I can testify to the quality of his pole lathe skills, he made the handle for the apple scratter we restored as part of the orchard project here at Swan Barn Farm.

Its been great to see what could be achieved in such a short space of time at the allotments, I’m really looking forward to the coming year as I’m sure its going to go from strengh to strength.

Matt and I have been working hard in the chestnut coppice again today but before we went there  we had to go and check up on the work we have going on on the main part of Black Down, we have a number of contractors working on the hill helping us to restore the rare and important heathland habitat by clearing some of the pine. Over the years this work has had the added benefit of opening up some of (I’m pretty biased I know) the best views in the south east.

I’m sure my photography doesn’t do it justice, but it was just one of those stunning, still, peacefull mornings that make you glad to be alive. The mist was rolling off the hills as the sun warmed the air.

Black Down is the highest point in Sussex, with extensive views over 5 counties. On a clear day you can even see as far as the English Channel through a gap in the South Downs. It is probably one of the best places to get a view over the new South Downs National Park, which we are proud to be part of.

The heathland restoration work was going really well too, I will post on this soon as we are going to use some of the pine for the studwork in the interior walls of the building.

Ridden Corner Copse is a lovely little wood on the northern side of Black Down. It is tucked away in an valley with an aincent trackway running through the bottom of it. This track used to be one of the main north south routes in this part of the world, and was once the haunt of a well known local highwayman. He lived in nearby Chase Lane and his activities were only discovered after his death when the tags from the mailbags he had stolen were found stuffed up his chimney.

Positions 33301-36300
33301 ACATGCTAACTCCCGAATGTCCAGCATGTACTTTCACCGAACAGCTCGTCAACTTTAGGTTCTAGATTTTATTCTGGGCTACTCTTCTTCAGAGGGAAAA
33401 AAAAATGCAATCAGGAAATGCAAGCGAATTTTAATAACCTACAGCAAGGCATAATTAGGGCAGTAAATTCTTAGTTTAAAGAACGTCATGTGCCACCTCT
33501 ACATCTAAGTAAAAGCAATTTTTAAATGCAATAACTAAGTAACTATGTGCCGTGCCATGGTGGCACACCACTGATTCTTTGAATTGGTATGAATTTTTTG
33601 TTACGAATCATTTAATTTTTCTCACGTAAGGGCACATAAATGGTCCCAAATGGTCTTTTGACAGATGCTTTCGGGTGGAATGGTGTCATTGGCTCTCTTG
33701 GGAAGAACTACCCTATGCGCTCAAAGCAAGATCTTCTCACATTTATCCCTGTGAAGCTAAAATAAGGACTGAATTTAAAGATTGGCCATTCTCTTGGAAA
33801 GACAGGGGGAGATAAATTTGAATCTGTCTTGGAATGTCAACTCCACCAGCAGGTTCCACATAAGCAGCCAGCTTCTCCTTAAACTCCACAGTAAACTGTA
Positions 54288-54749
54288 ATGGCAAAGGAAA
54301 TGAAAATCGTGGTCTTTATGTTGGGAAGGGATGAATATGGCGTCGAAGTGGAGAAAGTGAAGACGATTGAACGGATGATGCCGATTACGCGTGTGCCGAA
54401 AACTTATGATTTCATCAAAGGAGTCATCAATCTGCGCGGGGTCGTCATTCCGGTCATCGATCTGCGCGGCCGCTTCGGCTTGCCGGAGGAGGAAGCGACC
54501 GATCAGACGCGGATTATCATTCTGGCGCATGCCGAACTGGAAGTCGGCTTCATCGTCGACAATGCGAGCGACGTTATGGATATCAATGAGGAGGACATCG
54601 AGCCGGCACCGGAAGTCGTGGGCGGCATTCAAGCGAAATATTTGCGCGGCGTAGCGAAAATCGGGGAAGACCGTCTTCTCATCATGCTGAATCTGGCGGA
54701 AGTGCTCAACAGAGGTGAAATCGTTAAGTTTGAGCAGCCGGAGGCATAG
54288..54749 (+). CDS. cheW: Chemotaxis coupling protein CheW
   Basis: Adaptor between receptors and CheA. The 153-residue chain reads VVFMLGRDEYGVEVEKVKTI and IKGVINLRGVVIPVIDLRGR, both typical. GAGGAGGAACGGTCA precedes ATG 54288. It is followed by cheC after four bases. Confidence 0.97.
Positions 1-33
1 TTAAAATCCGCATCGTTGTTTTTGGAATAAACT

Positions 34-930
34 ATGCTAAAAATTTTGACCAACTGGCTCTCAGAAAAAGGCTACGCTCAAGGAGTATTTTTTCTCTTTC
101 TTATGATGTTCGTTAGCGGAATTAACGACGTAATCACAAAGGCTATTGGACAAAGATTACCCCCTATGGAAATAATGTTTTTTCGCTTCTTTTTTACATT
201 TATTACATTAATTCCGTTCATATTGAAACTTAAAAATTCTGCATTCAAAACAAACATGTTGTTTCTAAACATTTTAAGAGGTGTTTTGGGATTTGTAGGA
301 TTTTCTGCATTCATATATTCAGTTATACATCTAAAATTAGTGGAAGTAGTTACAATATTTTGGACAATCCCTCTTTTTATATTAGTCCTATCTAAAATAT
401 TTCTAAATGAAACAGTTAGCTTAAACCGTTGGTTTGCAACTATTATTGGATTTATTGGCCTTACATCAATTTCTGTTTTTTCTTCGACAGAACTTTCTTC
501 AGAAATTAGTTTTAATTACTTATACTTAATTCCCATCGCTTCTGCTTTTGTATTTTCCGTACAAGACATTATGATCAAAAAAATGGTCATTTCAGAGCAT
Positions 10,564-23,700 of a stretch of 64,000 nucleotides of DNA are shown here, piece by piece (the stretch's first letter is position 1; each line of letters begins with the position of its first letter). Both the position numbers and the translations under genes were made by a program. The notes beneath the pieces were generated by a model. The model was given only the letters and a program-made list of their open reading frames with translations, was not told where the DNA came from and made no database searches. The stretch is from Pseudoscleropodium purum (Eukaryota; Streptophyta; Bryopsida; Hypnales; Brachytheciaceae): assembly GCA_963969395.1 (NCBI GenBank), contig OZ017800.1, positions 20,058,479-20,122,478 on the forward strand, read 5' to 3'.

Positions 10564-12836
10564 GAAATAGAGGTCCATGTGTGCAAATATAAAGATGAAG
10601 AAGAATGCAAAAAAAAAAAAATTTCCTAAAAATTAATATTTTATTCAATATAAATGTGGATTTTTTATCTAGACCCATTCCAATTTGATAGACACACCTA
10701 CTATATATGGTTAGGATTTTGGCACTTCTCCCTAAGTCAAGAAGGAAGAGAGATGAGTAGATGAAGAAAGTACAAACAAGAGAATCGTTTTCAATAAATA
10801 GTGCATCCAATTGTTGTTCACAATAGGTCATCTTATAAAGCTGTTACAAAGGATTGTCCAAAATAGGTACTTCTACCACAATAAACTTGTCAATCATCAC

This particular wood is mainly chestnut coppice, the trees have gone through many cycles of regrowth following cutting over the years and the latest regrowth is now the perfect size for use in the Speckled Wood building. Next year after we have finished cutting the stumps will send up new shoots, these shoots will grow vigorously and will be able to be harvested again in a few years time as the self sustaining cycle works round again.

The timbers we are cutting in this wood will form the main frame of the building. There will be four “A” frame crucks around which the rest of the structure will be constructed. These timbers will be left in the round and it will be fascinating to see how the character of the wood affects the finished form of the building. At the risk of being accused of spending too much time looking at tree’s I really hope that the character of this particular woodland will be there to see in the building. 

I have been working with sweet chesnut for quite a number of years now and have always really enjoyed working in the woods on Black Down. We use sweet chestnut for all sorts of things, from fencing to pole barns to bench’s, but have never had the opportunity before to be involved in building a house with it.

It is going to be a really interesting (and very busy!) winter getting the materials ready for the build, and we are still in the middle of fundraising and planning applications. If it all goes pear shaped we will just have to sell off the timber, but I have all of my fingers and toes crossed and we have lots of support for the project. The planning officer is coming for a site visit on monday…